Incapacitating Injury Lawyer

Consequences of Suffering an Incapacitating Injury

Following serious motor vehicle accidents resulting in incapacitating injuries, victims can face the daunting aspect of lost wages, costly medical bills, and more. Someone who has suffered incapacitating injuries may also have a long recovery ahead that can take weeks, months, or even years. If they sustain incapacitating injuries like neck or spinal cord injuries, they may never recover fully.

In addition to the physical severe injuries an injured person can receive following a motor vehicle accident, they can also suffer psychological and emotional damages, like PTSD, resulting in years of counseling and therapy.

Why You Need a Personal Injury Lawyer for Your Incapacitating Injury Claim

If you’ve suffered an incapacitating injury following an accident, you likely have a long road of recovery ahead of you. Not only can these incapacitating injuries put you in the hospital for a long time, but those bills, coupled with being unable to work, can result in a financial nightmare.

When a negligent party is responsible for your incapacitating injury, you deserve financial compensation for damages. You should not be forced to foot the bill when someone else caused your injuries. At TLF: The Medical Injury Law Firm, our experienced personal injury attorneys have the knowledge, skill, and legal resources to help you file an incapacitating injury claim and are more than prepared to help you fight for fair and just compensation.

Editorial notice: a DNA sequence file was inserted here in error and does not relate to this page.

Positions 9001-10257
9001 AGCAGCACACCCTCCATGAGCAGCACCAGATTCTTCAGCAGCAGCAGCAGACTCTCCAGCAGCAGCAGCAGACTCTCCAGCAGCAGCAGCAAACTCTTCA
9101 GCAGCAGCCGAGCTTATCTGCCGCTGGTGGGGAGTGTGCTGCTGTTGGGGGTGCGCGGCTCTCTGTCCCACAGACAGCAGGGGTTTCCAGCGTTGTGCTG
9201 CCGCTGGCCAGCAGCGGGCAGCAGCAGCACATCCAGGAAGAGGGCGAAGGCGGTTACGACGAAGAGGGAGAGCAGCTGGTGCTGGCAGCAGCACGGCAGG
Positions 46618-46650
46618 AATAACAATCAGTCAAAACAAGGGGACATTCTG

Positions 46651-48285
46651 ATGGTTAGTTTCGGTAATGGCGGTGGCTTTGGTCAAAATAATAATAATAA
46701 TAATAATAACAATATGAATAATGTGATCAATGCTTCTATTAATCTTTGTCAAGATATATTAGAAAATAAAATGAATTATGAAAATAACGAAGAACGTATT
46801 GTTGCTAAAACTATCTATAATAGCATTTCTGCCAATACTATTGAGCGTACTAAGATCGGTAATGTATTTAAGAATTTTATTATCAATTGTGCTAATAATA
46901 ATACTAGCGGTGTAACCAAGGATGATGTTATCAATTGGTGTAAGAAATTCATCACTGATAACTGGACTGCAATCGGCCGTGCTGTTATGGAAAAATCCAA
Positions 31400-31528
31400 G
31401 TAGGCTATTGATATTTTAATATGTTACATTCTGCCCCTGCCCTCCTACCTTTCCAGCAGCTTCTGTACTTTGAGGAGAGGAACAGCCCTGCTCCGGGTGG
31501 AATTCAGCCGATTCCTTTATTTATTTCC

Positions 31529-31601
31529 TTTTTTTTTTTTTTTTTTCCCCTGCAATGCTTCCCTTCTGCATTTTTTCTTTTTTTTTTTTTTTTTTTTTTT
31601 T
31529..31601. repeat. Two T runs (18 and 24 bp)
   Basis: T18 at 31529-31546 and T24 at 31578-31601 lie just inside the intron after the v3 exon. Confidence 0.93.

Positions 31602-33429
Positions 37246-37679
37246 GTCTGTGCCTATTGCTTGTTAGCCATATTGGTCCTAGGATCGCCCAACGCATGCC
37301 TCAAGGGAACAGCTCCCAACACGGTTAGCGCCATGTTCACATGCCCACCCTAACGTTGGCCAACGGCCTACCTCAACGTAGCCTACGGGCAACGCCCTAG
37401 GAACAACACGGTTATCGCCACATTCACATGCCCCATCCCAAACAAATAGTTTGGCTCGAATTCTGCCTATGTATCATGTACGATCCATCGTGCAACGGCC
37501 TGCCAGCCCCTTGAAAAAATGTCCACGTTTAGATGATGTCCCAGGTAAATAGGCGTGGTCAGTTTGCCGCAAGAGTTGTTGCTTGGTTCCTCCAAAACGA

Incapacitating Injuries

Call the Experienced Ohio and Northern Kentucky Injury Lawyers at TLF Today

An incapacitating injury can be life-changing. Many accident victims who have suffered incapacitating injuries face temporary or permanent disabilities. If they can recover from their injuries, it can take months or years of extensive medical and rehabilitative care.

If you’ve suffered an incapacitating injury, the Northern Kentucky and Ohio personal injury attorneys from TLF: The Medical Injury Law Firm will use their experience to ensure you receive fair compensation. Our law firm has represented clients for over 50 years in various medical malpractice and personal injury claims, so you know when you choose TLF, you’re getting the best legal representation available.

To schedule a free consultation with one of our experienced personal injury attorneys, call us toll-free at (800) 698-4054 today. You can also reach our Kentucky office at (859) 578-9130, our Ohio office at (513) 651-4130, or contact us online to get started.